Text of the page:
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So I have some javascript class and in one method I use jQuery to bind function to click event. And within this function I need to call other methods of this class. In usual js function I did it through "this.method_name()", but here, I guess, jQuery redefines "this" pointer.

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1  
Perhaps it would help if you pasted a short code snippet. –  Justin Ethier Jul 29 '10 at 16:49

2 Answers 2

up vote 6 down vote accepted

jQuery doesn't redefine the this pointer, but that's how JavaScript functions work in general. Store a reference to the this pointer under a different name, and use that.

var self = this;
$("selector").click(function() {
    self.method_name();
});

See this answer for more approaches.

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The link pointed to a wrong answer. Updated –  Anurag Jul 29 '10 at 16:52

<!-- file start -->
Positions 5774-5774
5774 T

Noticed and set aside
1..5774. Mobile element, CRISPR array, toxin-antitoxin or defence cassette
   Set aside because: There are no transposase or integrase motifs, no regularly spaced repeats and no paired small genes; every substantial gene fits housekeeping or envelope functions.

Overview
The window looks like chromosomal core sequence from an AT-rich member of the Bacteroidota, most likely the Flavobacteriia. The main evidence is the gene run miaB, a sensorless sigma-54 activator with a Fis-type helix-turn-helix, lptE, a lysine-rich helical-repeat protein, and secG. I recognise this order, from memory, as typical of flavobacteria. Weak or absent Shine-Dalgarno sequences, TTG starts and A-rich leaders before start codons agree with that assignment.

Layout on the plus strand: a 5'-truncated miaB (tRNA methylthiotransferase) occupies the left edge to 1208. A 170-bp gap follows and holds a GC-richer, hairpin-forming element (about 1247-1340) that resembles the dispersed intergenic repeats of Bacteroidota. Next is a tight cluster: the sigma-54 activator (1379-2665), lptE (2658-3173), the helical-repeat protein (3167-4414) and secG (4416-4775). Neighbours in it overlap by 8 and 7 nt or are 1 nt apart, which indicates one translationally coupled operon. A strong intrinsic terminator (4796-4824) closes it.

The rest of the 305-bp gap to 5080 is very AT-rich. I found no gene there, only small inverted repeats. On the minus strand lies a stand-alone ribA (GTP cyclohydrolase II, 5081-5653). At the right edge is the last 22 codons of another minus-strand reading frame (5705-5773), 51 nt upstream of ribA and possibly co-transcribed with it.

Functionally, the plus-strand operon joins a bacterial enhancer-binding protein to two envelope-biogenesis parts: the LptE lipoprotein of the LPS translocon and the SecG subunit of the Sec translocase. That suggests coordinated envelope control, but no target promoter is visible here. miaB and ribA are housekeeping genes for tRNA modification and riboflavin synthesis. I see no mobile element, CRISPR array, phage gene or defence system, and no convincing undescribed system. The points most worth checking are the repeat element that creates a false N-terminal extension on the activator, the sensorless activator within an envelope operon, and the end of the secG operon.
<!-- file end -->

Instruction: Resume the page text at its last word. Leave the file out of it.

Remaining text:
Oh wow, thx, works. –  Tyth Jul 29 '10 at 17:19
    
@Tramp - you're welcome. But note that this is still a hacky approach. Instead use jQuery.proxy, or even better the bind method that is now included in the standard. If it's not available in some browser, it's easy to define one - stackoverflow.com/questions/3018943/… –  Anurag Jul 29 '10 at 17:29
    
Maybe this the "best approach" but I think its the most readable and less code. –  John Magnolia Dec 8 '12 at 13:12

There are a few different ways to do this.

Anurag has a perfect example of one.

Two other ways are the jQuery Proxy class (Mentioned in other answers) and the 'apply' function

Now lets create an object with click events:

var MyObj = function(){

this.property1 = "StringProp";

// jQuery Proxy Function
$(".selector").click($.proxy(function(){

  //Will alert "StringProp"
  alert(this.property1);
// set the 'this' object in the function to the MyObj instance


},this));


//Apply Function
//args are optional
this.clickFunction = function(arg1){
    alert(this.property1);
};

$(".selector").click(this.clickFunction.apply(this,"this is optional"));


};
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